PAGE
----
“ALL NEIGHBORHOODS, AND POSSIBLY ENTIRE COASTAL COMMUNITIES, WILL BE INUNDATED,” warned the National Weather Service. “The storm surge with this [hurricane] is considerably higher than a storm of this magnitude should produce. This is a dangerous and a potentially life threatening weather event. Please heed all recommendations from local emergency management officials.”
On Thursday, September 11, 2008, the people of Galveston, Texas, received the above warning about Hurricane Ike. By Saturday, the island was more than inundated; it was destroyed. The 15-foot storm surge heaved ships ashore and swept houses asea.
Although the surge may have spared some structures, Weingarten’s Broadway Shopping Center was not one of them. Unlike Galveston Place, where Weingarten had helped Randalls heroically reopen within nine days of the storm, Broadway’s Big Lots wouldn’t reopen for more than seven months.
According to Weingarten associates who inspected the property, Broadway Shopping Center was devastated. The entire center needed a rebuild, including an exterior build back and new masonry. The storm surge flooded the center with as much as eight feet of water, blowing out walls and destroying the roof. The damage report read:
Heavy storm debris throughout parking lot and buildings. Structural steel damage. Storefronts all blown in. Everything at the center is damaged. Forty two inches minimum standing water inside. Ceiling tile and grid, batt insulation, wiring, and telecom lines down. Demising walls between tenant spaces thrusted several feet into adjacent tenant spaces. Big Lots entire back wall blown out, leaving the store in total shambles. Power poles, lines and transformers down throughout rear of center. No power, no water, no utilities whatsoever.
Property Management’s Disaster Management Team started demolition work right away—as soon as Bill Strother negotiated access to the closed island for our contractors.
Piece by piece, the crew cleared the building of broken furniture; drenched cash registers, card readers, and televisions; musty merchandise; drowned manikin heads and twisted wigs; spoiled food; unidentifiable slush; soggy drywall and ceiling tiles; sodden insulation, and snakes and rodents hidden among the debris. The stores were gutted down to their bones.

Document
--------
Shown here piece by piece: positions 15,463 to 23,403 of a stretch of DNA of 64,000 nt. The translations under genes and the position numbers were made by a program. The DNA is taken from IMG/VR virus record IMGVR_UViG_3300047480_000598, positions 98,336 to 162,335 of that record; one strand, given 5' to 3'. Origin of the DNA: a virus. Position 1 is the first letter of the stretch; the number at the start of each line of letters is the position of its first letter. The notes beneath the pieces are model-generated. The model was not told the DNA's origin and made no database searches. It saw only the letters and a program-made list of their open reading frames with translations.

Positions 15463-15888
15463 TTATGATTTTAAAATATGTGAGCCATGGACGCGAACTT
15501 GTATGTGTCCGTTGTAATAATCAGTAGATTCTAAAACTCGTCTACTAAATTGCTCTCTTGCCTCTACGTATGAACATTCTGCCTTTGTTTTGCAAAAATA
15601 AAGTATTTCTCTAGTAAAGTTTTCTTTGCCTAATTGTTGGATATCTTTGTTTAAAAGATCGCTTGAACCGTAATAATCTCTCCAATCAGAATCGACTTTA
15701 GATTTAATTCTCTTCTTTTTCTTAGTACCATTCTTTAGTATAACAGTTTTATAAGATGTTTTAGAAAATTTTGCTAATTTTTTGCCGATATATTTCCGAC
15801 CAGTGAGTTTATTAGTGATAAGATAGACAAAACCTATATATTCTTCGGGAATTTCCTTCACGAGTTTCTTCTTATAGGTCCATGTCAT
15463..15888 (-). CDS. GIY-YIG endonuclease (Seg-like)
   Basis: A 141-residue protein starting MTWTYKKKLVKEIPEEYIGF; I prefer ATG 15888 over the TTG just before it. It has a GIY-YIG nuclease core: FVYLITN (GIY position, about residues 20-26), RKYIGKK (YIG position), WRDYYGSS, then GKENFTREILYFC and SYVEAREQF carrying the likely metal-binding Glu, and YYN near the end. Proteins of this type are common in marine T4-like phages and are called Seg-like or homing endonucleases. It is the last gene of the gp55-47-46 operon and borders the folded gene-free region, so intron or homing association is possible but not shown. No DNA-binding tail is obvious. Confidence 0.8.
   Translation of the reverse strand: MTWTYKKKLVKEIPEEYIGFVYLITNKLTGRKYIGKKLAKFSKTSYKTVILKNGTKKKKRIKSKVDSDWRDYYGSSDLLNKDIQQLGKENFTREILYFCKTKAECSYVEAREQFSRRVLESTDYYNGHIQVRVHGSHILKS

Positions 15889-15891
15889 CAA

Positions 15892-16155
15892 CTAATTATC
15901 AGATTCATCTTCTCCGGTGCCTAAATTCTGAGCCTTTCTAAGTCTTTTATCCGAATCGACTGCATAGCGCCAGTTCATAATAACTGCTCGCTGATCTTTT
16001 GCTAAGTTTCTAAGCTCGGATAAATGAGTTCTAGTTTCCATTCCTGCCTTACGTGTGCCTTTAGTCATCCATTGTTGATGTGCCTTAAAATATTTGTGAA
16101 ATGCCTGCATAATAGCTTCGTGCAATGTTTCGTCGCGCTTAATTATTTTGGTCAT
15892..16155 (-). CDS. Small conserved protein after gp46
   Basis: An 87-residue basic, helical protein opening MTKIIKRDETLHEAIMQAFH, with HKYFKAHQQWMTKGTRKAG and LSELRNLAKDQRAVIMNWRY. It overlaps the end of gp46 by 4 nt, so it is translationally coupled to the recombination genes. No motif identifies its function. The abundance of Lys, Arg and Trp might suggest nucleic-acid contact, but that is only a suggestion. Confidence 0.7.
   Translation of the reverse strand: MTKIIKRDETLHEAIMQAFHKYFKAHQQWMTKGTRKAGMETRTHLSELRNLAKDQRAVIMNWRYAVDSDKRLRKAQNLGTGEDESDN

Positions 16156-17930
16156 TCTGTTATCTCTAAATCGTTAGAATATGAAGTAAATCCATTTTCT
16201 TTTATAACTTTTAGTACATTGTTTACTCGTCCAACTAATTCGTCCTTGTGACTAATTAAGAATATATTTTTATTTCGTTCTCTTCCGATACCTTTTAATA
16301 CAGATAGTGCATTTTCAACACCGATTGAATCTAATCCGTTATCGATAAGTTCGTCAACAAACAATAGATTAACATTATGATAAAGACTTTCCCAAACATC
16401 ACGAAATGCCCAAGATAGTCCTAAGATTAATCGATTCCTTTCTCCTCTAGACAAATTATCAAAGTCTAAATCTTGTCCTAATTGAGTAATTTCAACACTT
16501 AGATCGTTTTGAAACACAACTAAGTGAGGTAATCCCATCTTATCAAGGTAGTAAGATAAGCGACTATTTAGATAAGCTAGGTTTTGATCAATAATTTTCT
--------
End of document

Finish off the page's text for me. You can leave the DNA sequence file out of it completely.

Big Lots’ entire store front and vestibule were demolished, leaving just the framework of the inner doors and wall. Hidden within the side walls of the vestibule, the Disaster Management Team discovered two former entryways, above which were two giant panes of etched glass—perfectly intact. A construction manager snapped a photo of the panes and sent it to the Houston office, where some very excited executives confirmed one very significant origin.
The panes were each three feet long, three feet tall, and each displayed a giant etching of the letter W. They were relics from our company’s supermarket predecessor, Weingarten’s, which Harris and Joe Weingarten started in 1901. Built in 1955, Broadway Shopping Center was anchored by a Weingarten’s grocery store. After the supermarket chain was sold in 1983, the space was leased to several different retailers, many of which made renovations to the façade. At some point the side entrances were closed off. New walls were constructed on both sides of the entryways. The W etchings were buried deeper with each remodel.
To preserve the etchings, Weingarten hired a glass specialist to remove them. Unfortunately, a nine-square-foot, half-century-old piece of glass is exactly as fragile as it sounds, and the first etching shattered.
Not willing to risk the second etching, Weingarten recruited their construction crew to extract the remaining pane. And so, among the filth of broken glass, rotting food, disoriented snakes and wet wigs; surrounded by rubble, debris, fallen buildings and trees, stranded ships, and drenched earth, this one perfect, glimmering, nostalgic piece of hope emerged from the darkness.
Nothing else was salvaged.
Drew Alexander had the etched glass framed and displayed in the plaza boardroom of the Houston office. It is a reminder not only of our company’s humble beginnings, but also of our perseverance. Hurricane Ike destroyed our center and devastated our tenants and their employees, but it could never diminish the Weingarten spirit.
Uncovering the Weingarten emblem brought so much hope to the reconstruction of our shopping center. It allowed us a glimmer of excitement in the midst of such widespread tragedy. It enabled us to focus on our potential instead of dwell on our losses.
The Weingarten insignia is a symbol of all that we have endured and all that we shall overcome—together.
Special thanks to Bill Strother, John Ward, and Steve Wise for helping with this two-part story, and to Bill Goeke for sparking the idea.
Click through the slides below to see Weingarten’s legendary logo throughout history